Abstract 3889: Antecedent Aspirin Dose and Platelet Inhibition with Clopidogrel in Patients After Coronary Stenting and Ischemic Stroke: Analysis of 711 cases of Dual Antiplatelet Therapy
Background: Numerous randomized data suggest that combination of clopidogrel (C) with aspirin (ASA) yielded better clinical outcomes than monotherapy. However, the impact of ASA dose on the antiplatelet efficacy of clopidogrel is unclear, but may be important for the maintenance of the delicate balance between sustained vascular protection and increased bleeding risks. We sought to compare the antiplatelet profile of ASA 81mg (n=252) versus ASA 325mg (n=459) before and during conventional C loading (300mg) and maintenance (75mg/daily) doses.
Methods: Secondary post-hoc analyses of an existing dataset consisting of 711 patients after coronary stenting (n=601), and post-ischemic stroke (n=110) treated initially with ASA for at least 1 month, and then with C+ASA for at least 7 days. Platelet biomarkers include conventional, and the whole blood aggregometry, rapid cartridge-based analyzers, and expression of PECAM-1, P-selectin, and GPIIb/IIIa by flow cytometry.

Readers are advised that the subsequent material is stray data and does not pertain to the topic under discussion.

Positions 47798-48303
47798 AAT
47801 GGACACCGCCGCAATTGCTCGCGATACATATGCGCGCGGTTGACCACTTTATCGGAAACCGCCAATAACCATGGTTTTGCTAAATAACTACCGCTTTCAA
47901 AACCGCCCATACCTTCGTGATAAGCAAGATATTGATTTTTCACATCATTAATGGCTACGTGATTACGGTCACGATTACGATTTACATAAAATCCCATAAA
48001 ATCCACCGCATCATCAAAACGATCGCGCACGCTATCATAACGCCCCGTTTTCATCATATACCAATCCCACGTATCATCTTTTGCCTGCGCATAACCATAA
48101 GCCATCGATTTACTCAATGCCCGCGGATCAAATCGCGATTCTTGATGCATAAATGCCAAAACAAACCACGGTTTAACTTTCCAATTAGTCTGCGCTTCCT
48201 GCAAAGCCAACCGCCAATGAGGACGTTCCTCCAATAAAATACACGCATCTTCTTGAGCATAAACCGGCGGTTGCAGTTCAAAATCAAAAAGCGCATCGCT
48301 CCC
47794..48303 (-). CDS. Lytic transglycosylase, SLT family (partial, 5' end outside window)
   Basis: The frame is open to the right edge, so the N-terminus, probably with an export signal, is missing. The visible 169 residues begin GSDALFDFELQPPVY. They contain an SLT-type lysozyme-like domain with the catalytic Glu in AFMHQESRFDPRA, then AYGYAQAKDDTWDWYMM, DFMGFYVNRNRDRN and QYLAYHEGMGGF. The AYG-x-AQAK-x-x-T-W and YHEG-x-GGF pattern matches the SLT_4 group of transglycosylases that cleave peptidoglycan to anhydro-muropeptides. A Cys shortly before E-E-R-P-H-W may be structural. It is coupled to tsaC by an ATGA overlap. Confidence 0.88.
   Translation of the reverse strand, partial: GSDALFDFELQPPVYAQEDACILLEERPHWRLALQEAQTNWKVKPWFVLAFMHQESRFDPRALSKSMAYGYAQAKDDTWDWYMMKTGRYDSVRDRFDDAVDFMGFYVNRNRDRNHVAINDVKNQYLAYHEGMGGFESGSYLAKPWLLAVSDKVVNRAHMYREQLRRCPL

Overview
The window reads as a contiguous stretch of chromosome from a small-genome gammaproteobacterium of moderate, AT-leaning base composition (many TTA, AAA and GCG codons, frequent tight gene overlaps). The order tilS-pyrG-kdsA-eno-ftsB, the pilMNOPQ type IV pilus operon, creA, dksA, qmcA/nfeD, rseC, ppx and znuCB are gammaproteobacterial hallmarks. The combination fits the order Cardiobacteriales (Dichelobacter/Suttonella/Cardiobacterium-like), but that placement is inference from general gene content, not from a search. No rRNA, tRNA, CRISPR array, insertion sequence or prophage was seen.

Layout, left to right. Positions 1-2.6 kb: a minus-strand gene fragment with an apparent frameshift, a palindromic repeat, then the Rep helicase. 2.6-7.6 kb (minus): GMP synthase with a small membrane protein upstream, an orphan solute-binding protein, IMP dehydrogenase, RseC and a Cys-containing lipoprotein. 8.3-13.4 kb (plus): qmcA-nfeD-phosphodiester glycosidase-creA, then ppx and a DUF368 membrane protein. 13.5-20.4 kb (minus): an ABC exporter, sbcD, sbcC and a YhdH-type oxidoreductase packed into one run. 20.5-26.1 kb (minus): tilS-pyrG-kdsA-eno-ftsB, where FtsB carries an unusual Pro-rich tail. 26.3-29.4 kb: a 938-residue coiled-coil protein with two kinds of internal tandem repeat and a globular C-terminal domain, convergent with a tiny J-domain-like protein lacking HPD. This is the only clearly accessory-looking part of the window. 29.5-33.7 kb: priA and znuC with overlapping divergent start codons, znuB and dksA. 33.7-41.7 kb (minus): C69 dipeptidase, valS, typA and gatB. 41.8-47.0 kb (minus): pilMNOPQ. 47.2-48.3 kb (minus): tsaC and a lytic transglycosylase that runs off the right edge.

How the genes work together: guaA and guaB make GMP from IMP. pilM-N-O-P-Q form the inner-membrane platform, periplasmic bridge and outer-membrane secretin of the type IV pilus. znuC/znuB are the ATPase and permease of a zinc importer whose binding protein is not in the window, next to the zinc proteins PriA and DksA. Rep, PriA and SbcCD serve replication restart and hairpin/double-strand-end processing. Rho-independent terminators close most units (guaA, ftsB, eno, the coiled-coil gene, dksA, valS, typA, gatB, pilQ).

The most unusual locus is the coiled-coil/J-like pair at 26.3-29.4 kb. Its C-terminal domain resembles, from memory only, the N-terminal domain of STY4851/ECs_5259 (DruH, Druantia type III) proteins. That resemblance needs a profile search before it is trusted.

Results: At baseline (before clopidogrel) there was a consistent trend towards more potent platelet inhibition with ASA 325 mg when compared with ASA 81 mg for every platelet-activation measure except for PECAM-1 expression. However, after a week of C+ASA, the platelet biomarkers became very similar between ASA 81 mg and ASA 325 mg, and identical for collagen-induced aggregation, PFA-100 Analyzer readings, and P-selectin expression.
Conclusions: Before addition of C, ASA 325 mg trended to provide stronger platelet inhibition than ASA 81mg. However, when C+ASA are used in combination, higher ASA dose does not yield superior antiplatelet benefit. Given that the existing body of evidence supports the comparable efficacy and superior safety of lower doses of aspirin vs. higher doses, unless future randomized data suggest otherwise, ASA 81 mg should be used in combination with clopidogrel. These data strongly support reduced aspirin dose recommended by the recent AHA/ACC guidelines update.